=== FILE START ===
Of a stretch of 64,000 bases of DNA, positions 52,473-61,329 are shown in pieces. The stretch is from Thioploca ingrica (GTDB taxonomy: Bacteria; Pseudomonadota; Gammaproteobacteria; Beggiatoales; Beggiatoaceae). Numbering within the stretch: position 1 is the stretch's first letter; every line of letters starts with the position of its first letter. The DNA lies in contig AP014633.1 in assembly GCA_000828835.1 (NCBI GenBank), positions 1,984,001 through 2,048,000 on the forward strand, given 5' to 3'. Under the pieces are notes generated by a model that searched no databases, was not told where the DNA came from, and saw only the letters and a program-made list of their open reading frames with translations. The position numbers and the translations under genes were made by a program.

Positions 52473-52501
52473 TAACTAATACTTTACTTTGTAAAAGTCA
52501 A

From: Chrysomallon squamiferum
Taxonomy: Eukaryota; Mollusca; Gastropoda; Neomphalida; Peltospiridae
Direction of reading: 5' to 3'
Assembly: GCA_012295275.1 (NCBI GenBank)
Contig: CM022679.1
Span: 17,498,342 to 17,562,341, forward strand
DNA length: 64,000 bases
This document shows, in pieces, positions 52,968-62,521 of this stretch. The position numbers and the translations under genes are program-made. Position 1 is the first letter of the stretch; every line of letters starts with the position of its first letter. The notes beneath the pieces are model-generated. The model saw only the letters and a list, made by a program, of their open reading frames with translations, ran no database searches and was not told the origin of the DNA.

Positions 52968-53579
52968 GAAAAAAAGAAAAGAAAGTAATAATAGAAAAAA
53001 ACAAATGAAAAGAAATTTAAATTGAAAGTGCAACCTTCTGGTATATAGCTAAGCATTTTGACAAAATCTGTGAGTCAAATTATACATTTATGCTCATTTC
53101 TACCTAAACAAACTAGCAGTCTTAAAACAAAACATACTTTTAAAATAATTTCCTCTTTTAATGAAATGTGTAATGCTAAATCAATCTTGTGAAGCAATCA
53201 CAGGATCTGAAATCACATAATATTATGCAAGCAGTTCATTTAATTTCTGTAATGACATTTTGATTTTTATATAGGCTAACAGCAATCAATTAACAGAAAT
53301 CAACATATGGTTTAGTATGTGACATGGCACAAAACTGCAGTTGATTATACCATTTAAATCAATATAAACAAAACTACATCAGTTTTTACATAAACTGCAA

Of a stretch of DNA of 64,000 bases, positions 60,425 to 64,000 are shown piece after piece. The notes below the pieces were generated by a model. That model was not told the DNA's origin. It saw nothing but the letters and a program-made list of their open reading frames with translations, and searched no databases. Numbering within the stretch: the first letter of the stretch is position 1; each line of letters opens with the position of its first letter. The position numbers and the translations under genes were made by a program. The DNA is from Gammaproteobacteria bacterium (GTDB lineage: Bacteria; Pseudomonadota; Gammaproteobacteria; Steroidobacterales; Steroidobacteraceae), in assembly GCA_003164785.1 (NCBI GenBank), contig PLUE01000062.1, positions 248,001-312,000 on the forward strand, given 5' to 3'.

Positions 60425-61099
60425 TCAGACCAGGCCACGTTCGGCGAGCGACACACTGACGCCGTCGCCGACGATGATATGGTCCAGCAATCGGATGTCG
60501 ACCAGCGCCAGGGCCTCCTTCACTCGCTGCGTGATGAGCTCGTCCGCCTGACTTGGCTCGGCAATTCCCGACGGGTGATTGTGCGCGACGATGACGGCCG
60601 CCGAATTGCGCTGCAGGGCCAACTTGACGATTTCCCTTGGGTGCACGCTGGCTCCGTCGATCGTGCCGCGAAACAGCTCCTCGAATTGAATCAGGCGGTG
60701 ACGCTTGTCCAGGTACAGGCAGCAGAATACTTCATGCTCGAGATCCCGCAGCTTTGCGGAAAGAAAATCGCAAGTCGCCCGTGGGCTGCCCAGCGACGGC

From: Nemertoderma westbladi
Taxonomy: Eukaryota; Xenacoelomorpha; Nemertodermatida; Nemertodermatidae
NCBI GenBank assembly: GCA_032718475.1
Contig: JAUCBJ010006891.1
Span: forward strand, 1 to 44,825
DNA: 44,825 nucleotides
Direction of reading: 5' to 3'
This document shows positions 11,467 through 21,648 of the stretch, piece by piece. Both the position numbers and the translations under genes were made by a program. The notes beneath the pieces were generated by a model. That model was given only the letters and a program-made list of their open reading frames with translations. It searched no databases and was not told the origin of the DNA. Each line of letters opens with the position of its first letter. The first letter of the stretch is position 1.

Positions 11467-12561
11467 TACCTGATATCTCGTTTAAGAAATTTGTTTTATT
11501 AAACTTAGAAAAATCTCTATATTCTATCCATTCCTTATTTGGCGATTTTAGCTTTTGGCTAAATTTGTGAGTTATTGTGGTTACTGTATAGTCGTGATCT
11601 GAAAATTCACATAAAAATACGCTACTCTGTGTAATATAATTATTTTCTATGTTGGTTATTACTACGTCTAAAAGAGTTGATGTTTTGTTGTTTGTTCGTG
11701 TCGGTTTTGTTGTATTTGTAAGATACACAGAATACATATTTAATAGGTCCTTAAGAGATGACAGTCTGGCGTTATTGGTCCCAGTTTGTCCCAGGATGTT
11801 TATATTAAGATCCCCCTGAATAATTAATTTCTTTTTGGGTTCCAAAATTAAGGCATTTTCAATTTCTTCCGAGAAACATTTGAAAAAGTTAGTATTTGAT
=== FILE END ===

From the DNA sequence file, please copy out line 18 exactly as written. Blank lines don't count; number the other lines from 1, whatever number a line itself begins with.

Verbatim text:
53301 CAACATATGGTTTAGTATGTGACATGGCACAAAACTGCAGTTGATTATACCATTTAAATCAATATAAACAAAACTACATCAGTTTTTACATAAACTGCAA